Here in the Bay Area, sitting out the pandemic, I’ve developed a serious addiction.
It’s surprising it’s taken so long. After all, I’m a native New Yorker, the daughter of native New Yorkers, the granddaughter of Eastern European Jewish immigrants.
Experts say addictions run in families. They’re in the genes. And even if the addiction is not genetic, it’s certainly been breeding in my natural habitat, nurtured weekly over Sunday brunch.
In my case, it took 66 years. But happen it has.
My addiction? Bagels. I have to have them. Often twice a day.
And I’m not just hooked on any bagels. I’m addicted to $3-a-bagel bagels!
It started innocently enough. I received a dozen as a birthday gift. I never would have spent so much on my own. So expensive! Such indulgence! But once gifted, I was hooked. They really are the tastiest bagels I’ve eaten this side of the Mississippi. This side of the Hudson River, in fact.
Yet what would my grandmother say if she knew I’m shelling out $3 for a bagel — and not just for plain bagels, but for bagels with “everything.” Or worse yet, cinnamon-raisin bagels. If she was alive, Grandma would call a doctor first. Then her rabbi, bemoaning the bagel heretic in the family.
My bagel profligacy would spark a family crisis. Grandma would chide — no, upbraid — my mother for her faulty childrearing ways. In turn, my mother would blame my grandmother, pointing out she was the one who bought my first lollipop, thus cultivating my taste for sweets and this unnatural desire for the unbagel-y cinnamon-raisin bagel.
I try to cut back. Each day I try to eat only half a bagel at breakfast and save the second half for lunch. But if the bagel has a topping, as is the case with an “everything,” how to decide which half to eat first — the top or the bottom? Cutting a bagel horizontally first, then vertically, seems complicated, and also just wrong. And, honestly, I lack the control to eat half. Bagels are like potato chips. You cannot stop. Or, at least, I cannot.
Supermarket bagels are less expensive, but don’t cut it — even if they are pre-cut. They’re too sweet. Or too soft. Or too meh.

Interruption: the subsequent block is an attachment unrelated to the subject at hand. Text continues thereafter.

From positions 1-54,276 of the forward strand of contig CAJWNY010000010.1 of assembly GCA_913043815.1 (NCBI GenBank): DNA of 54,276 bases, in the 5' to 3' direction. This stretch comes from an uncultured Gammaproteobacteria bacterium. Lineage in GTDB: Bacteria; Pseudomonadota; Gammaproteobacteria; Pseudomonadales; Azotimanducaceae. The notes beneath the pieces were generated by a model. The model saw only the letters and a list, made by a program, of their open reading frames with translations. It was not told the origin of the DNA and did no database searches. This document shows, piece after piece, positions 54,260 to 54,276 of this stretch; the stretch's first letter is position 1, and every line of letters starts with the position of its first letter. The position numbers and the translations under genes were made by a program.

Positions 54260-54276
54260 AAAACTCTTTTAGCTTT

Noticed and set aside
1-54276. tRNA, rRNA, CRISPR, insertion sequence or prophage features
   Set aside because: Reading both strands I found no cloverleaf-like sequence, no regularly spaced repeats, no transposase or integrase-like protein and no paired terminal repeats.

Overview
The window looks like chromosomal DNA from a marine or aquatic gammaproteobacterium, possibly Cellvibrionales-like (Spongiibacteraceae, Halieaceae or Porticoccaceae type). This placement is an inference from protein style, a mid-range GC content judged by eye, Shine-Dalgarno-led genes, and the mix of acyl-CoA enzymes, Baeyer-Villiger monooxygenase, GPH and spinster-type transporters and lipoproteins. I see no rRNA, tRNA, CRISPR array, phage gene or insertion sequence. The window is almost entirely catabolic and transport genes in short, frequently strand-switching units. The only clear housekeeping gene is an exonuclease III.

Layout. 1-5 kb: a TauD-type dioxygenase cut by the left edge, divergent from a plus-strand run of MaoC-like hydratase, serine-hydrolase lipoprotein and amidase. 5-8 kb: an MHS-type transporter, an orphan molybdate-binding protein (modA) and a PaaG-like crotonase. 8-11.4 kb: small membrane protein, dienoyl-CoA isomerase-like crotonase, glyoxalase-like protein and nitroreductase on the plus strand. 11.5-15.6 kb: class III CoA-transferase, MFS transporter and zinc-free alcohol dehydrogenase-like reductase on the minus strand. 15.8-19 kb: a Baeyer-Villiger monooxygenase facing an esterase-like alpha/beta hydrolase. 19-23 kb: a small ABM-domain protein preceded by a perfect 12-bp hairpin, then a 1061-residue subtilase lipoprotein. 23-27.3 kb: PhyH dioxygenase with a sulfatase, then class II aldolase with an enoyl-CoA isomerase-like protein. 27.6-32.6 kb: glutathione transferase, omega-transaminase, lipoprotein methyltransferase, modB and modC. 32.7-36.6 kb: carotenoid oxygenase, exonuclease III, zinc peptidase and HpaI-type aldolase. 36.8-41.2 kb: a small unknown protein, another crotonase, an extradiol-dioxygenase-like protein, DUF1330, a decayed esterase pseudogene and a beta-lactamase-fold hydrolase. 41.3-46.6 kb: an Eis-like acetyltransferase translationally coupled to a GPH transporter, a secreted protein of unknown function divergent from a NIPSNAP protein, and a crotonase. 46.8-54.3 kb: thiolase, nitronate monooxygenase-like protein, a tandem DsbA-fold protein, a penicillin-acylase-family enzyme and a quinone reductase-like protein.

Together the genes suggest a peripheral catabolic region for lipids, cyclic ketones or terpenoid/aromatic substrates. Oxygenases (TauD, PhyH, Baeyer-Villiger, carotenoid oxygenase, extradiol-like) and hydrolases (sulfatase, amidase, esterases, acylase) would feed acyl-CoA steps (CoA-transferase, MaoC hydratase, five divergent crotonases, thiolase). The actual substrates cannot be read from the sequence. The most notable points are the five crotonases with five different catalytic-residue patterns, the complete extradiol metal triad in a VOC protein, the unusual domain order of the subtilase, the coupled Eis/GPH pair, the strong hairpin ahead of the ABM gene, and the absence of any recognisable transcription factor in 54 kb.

Sometimes I buy bagels at another bagel shop that sells them for a “mere” $2 apiece, but they don’t compare. So I’m stuck with my costly faves.
I try limiting myself to a once-a-month online purchase of two dozen-ish. But the order rarely lasts that long. I fight the urge to reorder, failing, of course.
But please don’t think I am completely out of control. Not so.
I am absolutely strategic when ordering with an eye to a proper selection balance. How many everything bagels? How many cinnamon-raisin? And how many salt bagels for my husband? Ditto plain, sesame seed, poppyseed and pumpernickel.
It’s a complex epicurean and math equation — so complex it would have taxed even the bellies and minds of Einstein and Hawkins (if Hawkins had been Jewish and liked bagels and lox).
Lox! That’s when I realize I’ve forgotten the lox and cream cheese!
Error corrected, exhausted, I finally hit the “pay” button, trying not to look at the total price for my shameful addiction. I don’t need to. I know it’s a lot of money. And, as the granddaughter of immigrants, I know I am a poor reflection of their frugality and hard work. But, in my defense, I ask: Is it my fault that they raised me to love good bagels?
So even with my order placed, I worry. I worry about cost. I worry about calories. And I worry where this profligacy and gluttony is heading. What’s next? Will I soon be jonesing for belly- and budget-busting bialys and babkas?
But then, I take solace.
Bagels, bialys, babkas and guilt. They’re all part of my Jewish heritage. They worked for Grandma. She managed a budget and cared for her family through times of plenty and times of worry. Likewise, those traits and those foods are working fine for me too!
Now, time to set the table for Sunday brunch. My bagel delivery — and the family, socially distanced — are arriving soon.